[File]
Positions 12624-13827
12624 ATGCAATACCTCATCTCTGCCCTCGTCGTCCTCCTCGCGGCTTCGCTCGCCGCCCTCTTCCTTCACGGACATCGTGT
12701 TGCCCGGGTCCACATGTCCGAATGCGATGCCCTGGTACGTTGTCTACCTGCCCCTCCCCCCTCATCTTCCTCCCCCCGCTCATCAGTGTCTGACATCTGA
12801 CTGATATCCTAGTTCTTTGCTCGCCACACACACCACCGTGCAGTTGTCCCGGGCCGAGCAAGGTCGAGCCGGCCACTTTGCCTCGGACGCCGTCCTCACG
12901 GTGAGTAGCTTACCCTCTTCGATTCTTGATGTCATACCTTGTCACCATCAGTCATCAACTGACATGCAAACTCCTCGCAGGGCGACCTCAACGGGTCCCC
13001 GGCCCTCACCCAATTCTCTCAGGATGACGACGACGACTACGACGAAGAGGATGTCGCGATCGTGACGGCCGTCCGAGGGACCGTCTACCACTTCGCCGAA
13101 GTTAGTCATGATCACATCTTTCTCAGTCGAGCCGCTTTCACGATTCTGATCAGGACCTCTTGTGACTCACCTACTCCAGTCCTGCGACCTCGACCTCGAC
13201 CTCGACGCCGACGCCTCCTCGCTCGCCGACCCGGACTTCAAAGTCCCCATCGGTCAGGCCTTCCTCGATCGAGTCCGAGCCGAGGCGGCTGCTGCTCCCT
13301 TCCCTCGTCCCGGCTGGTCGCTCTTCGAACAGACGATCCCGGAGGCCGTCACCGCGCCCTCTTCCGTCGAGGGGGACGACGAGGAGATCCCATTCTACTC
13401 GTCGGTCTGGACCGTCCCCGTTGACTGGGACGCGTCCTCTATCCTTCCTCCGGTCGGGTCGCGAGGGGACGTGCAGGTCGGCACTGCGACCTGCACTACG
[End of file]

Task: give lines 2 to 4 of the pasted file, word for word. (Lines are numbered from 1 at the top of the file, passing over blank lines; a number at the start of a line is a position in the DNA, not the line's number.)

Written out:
12624 ATGCAATACCTCATCTCTGCCCTCGTCGTCCTCCTCGCGGCTTCGCTCGCCGCCCTCTTCCTTCACGGACATCGTGT
12701 TGCCCGGGTCCACATGTCCGAATGCGATGCCCTGGTACGTTGTCTACCTGCCCCTCCCCCCTCATCTTCCTCCCCCCGCTCATCAGTGTCTGACATCTGA
12801 CTGATATCCTAGTTCTTTGCTCGCCACACACACCACCGTGCAGTTGTCCCGGGCCGAGCAAGGTCGAGCCGGCCACTTTGCCTCGGACGCCGTCCTCACG